Health Magazine

Preserving Family Treasures: School Mementos

By Chp

Contributed by Emily Gainer.

My daughter just finished kindergarten.  I’m starting the journey of collecting school memorabilia, but I can tell it will be fun and full of important memories.

In this blog, I’ll outline different types of materials that are created at school, and I’ll provide preservation and storage tips for each.  For general preservation advice, including temperature and humidity recommendations, see the first blog in our preservation series.

Paper-based materials includes documents from diplomas to certificates to worksheets.  Paper is an organic material that is vulnerable to deterioration.  My first piece of advice for paper is do not laminate!  Lamination permanently alters the document using plastic and heat.  Lamination, like other plastics, breaks down over time.  Second, remove metals, rubber bands, or plastics before storing.  These materials rust or breakdown over time causing damage to the paper. For long-term storage, I recommend folders and boxes. Label each folder with the child’s name and year/grade, and you can easily add the next year to the box.  Finally, label the outside of the box before storing.

Preserving Family Treasures: School MementosPaper based documents can be stored in folders.

Artwork includes items that were created using mixed media, such as crayons, markers, watercolors, and paints.  Artwork also includes three-dimensional pieces made from clay or other formats.  All of these formats have unique preservation issues.  For art created with crayons, markers, or other media, it’s important to interleave plain white paper between the pieces so that color doesn’t transfer. This also applies to colored paper, such as construction paper.  For identification, write lightly on the back with a pencil the child’s name and year the art was created.  Artwork on standard-sized paper can be stored in the same folders and boxes linked above.  Three-dimensional items like sculptures may require separate storage boxes and white tissue paper wrapping.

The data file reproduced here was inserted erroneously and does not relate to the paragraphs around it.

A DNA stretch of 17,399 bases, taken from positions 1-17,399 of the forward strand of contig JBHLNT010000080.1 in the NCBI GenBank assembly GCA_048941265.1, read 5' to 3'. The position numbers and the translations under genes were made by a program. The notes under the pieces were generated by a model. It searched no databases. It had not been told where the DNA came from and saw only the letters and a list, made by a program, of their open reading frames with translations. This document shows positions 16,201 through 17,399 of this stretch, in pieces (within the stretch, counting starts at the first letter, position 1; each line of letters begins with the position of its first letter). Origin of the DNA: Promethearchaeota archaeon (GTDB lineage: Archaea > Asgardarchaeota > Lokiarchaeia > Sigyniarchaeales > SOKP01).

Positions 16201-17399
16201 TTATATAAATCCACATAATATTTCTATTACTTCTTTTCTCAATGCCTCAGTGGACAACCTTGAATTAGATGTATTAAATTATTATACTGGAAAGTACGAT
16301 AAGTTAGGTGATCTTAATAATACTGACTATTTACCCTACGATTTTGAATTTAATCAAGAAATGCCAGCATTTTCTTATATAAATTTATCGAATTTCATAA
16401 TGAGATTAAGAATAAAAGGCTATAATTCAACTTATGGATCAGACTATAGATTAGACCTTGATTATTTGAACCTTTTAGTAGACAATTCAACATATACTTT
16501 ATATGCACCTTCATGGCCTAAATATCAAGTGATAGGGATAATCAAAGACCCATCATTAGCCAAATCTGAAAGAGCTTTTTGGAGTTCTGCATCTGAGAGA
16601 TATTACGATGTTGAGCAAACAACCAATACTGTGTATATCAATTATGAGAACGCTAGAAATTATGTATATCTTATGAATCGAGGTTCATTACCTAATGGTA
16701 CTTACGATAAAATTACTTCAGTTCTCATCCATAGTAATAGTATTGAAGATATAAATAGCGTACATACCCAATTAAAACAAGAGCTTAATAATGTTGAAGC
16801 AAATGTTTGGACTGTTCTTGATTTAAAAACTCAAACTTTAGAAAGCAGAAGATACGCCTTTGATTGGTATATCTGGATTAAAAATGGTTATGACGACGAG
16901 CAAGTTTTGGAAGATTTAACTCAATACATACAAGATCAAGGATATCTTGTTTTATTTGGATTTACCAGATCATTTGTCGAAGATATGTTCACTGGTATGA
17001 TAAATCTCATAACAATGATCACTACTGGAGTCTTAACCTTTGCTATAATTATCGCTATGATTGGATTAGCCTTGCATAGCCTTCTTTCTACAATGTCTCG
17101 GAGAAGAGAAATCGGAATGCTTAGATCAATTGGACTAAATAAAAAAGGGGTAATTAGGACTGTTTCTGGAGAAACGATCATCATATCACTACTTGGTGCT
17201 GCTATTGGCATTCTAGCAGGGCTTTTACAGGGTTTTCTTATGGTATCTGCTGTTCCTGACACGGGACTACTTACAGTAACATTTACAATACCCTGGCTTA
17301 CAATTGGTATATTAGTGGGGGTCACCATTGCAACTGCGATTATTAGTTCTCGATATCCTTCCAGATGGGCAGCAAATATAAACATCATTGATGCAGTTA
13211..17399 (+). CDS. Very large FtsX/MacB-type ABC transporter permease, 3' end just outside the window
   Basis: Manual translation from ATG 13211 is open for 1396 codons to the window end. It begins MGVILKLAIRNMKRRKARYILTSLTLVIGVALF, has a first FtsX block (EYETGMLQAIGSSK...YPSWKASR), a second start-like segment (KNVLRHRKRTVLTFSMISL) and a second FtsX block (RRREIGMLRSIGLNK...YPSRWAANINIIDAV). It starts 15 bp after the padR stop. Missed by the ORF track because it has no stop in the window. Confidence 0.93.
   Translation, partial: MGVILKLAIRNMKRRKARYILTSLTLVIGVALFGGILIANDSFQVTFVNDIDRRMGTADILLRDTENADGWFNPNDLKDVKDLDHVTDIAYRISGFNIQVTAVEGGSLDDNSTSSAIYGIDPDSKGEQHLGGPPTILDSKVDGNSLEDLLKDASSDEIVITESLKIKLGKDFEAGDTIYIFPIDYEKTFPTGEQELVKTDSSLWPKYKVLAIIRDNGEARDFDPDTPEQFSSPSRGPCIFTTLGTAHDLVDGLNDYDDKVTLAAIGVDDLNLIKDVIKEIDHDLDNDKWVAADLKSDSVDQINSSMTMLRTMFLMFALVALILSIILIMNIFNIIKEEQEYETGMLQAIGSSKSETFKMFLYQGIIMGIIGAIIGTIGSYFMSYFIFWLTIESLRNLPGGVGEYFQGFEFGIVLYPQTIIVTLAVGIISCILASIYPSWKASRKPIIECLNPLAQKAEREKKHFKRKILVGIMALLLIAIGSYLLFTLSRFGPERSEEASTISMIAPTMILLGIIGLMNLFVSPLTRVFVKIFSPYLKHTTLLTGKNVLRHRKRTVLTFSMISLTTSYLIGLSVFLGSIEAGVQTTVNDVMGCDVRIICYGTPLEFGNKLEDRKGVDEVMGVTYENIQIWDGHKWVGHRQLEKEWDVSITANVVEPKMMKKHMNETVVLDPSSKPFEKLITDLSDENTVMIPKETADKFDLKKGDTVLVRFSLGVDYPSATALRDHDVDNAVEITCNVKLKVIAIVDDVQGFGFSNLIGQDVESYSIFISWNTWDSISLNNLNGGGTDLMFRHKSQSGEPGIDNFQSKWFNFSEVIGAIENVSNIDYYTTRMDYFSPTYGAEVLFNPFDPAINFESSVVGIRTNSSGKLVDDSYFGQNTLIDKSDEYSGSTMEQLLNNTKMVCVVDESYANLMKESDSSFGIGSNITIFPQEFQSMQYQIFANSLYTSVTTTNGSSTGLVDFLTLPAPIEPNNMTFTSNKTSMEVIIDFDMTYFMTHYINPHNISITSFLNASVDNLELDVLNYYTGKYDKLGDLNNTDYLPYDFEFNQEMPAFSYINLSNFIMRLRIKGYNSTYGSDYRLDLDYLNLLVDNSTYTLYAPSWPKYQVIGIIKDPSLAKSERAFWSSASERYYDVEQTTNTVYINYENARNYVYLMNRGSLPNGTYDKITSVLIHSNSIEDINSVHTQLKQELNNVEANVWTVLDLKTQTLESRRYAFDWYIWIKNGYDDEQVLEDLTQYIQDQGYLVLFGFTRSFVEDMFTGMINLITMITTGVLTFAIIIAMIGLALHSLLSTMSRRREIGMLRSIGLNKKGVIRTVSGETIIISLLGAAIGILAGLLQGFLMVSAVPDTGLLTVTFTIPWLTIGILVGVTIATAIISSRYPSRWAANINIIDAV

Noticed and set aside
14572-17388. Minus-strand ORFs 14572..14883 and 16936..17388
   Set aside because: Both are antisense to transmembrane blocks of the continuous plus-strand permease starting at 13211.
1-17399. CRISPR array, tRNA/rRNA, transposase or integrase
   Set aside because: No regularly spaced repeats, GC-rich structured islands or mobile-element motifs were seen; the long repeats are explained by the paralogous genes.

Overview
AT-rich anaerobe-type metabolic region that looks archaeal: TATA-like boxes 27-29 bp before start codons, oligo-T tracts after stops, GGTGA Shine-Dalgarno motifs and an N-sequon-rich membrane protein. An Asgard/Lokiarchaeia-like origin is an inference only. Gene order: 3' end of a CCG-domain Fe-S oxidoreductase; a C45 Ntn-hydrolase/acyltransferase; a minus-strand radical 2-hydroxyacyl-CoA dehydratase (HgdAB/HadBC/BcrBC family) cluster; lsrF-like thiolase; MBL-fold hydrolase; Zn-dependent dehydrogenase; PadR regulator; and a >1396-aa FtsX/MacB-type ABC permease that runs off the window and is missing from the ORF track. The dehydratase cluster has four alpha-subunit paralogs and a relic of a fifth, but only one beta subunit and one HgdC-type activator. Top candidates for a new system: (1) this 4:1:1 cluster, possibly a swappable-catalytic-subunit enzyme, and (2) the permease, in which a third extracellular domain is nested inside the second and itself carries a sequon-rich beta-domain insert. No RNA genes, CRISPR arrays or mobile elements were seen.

Preserving Family Treasures: School MementosArtwork that includes construction paper and paint. Before storing, interleave with white paper to avoid color transfer.

Oversize includes items that are larger than a standard 8.5×11” piece of paper, such as larger artwork, charts, newspapers, or posters.  The most important piece of advice for oversize items is to lay the item flat without folds or rolls.  Folds will cause permanent creases, which will weaken over time.  Rolled items can conform to the rolled shape and be permanently altered.  If the oversize item is a piece of art with chalk, paint, charcoal, etc., you will want to interleave with plain white paper, so the colors don’t bleed onto other mementos.  The same applies for newspapers or news clippings.  Newspapers naturally discolor over time and can stain other documents or fabrics.  Archival suppliers have boxes in a variety of sizes for long-term storage of oversize items.

Preserving Family Treasures: School MementosOversize items are larger than a standard piece of paper. It’s best to store these flat to avoid long-term damage.

I’ll close with a final tip. Preservation and storage are easier to manage if you make selections on what to save.  It would be impossible to save everything that comes home in my daughter’s backpack.  As she brings things home, I select items to preserve for her (and me) to look at in the future.  

If you want to learn more about preservation and storage, I recommend this free booklet from Gaylord Archival “Guide to Collection Care”. 


Back to Featured Articles on Logo Paperblog